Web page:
Holly Gets Hired After Bankruptcy and Gets a New Company Credit Card
Holly was at the end of her rope. She’d been out of work for two years; she kept getting interviews but no offers; and she was feeding partial payments to her creditors, to try to keep them off her back. She believed she was losing job offers because of the late payments on her credit. She was doing everything possible, borrowing from family and friends, to stay close to current.
Finally, she gave up
She came to see me about bankruptcy when she finally got court papers; she assumed she’d never be able to get hired after bankruptcy in the tech field. I told her she would be fine.
After bankruptcy, the opposite of what she expected
We filed Holly’s bankruptcy case September 1; it was discharged—approved and done—December 12. On January 22, she got a job offer. She was offered Chief Technology Officer of the small business. She was excited to get hired after bankruptcy.
But still had a big concern. What would happen when she applied for a corporate Amex Card for business travel. She would be so embarrassed—might even lose her job offer—if Amex turned her down.
Check your credit score, I told her. “It’s 688,” she said, amazed. Of course she got the company card.
Everybody’s case is different.
Everybody’s case is different. Employers look for different things; and your credit score is based on very complicated and secret formulas. But I can say this. For many people, once you’ve started struggling with late payments, bankruptcy can be the quickest (and easiest) way to get your credit score back up.
Many employers are hesitant to hire someone who is struggling financially. They don’t want employees who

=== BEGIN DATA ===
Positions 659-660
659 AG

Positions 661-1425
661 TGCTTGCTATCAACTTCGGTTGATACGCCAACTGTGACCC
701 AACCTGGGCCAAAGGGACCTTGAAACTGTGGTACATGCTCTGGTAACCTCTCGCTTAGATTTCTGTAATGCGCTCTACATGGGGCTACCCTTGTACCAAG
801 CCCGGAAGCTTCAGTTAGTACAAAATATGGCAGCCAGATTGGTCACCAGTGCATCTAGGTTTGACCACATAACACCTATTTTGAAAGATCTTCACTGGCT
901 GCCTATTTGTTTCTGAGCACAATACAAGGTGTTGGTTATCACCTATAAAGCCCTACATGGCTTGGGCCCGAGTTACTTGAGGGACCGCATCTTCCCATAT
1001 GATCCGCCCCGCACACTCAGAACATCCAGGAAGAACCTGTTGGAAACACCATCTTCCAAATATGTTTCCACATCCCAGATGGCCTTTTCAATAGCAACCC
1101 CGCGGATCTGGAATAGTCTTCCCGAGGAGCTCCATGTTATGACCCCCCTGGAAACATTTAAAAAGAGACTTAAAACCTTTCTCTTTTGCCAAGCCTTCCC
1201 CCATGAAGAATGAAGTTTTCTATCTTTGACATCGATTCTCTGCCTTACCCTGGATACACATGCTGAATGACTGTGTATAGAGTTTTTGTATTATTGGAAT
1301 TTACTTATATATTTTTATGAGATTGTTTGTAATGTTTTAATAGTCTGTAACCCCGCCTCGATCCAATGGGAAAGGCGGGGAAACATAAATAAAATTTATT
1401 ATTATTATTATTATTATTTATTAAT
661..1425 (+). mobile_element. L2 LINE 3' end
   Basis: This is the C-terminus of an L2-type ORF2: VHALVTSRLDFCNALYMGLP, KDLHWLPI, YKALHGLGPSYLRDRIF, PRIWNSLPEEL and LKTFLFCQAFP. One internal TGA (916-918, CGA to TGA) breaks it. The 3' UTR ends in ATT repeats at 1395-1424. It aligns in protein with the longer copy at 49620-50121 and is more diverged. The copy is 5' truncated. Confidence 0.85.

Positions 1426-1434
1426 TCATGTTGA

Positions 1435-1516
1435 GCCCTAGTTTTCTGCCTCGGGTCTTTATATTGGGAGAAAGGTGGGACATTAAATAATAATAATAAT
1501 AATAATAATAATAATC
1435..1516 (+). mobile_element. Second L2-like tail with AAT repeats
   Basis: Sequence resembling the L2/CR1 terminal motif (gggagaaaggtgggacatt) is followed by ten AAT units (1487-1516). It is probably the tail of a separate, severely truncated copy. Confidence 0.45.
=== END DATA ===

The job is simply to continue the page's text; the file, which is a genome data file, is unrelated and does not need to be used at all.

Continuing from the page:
When she was dragging around bad credit, Holly got interviews but no offers. She got hired after bankruptcy—in only six weeks.
don’t sleep at night because of bills. They don’t want the sheriff bringing garnishments to the payroll office. (And maybe they don’t want people who are too dumb to take advantage of the laws in their favor.)
That’s why some people find it’s easier to get hired after bankruptcy.
For most people, bankruptcy works.
Every month I see people who have put off bankruptcy for years in order to “protect their credit.” They aren’t protecting anything. Like Holly, they think they are “protecting their credit” but actually just making things worse.
Keep the Car In Chapter 7 Bankruptcy: What Are your Choices?
When you file Chapter 7 bankruptcy, you are “in the drivers seat” with some choices on how to keep the car.
One choice is to give it back.
One choice is to give it back. Especially if you have a terrible interest rate on the car—and if you can put your hands on a junker—give them the car back. You are supposed to give the car back six weeks after you file your bankruptcy case. That gives you time to figure out another way to get around.
(Finding another way to get around is NOT going out and financing a car right after the bankruptcy. You’ll find car dealers eager to put you in a car at 24%—that gets you right back into financial trouble. But if you have a friend or family member who can give or lend you a car for a year or longer, you can then find some good financing deals. You can read about Alice, who got a 4.76% a year after bankruptcy. People who have a friend or family member who knows a lot about cars, also have good luck buying a car for cash, through a site like EBay.)
You can keep up the payments and keep it
Except for the special problems with Ford and Credit Unions, you can keep up the payments and keep your car. For most people, this is the best choice. No paperwork is required, you just need to be sure to make the payments on time. If you get late, they won’t call and yell at you. (That would violate the bankruptcy discharge.) They will just come and get the car.
Since they don’t want to violate the bankruptcy law, most car finance people will stop billing you. You need to pay them on your own. Honda Financial Services has a good set of instructions. And here are sample instructions from USAA. Making the car payment will be like paying the rent—you gotta remember.
You can redeem your car.
If you owe more than your car is worth, but really like your car, you can redeem it. You can keep the car by just paying the book value. (Book value under the 2005 law is what you’d have to pay to buy it.) There are some honest lenders who will finance that straight out of bankruptcy. One we used is called 722 Redemption. If you know your car is in good shape, this can be the way to go.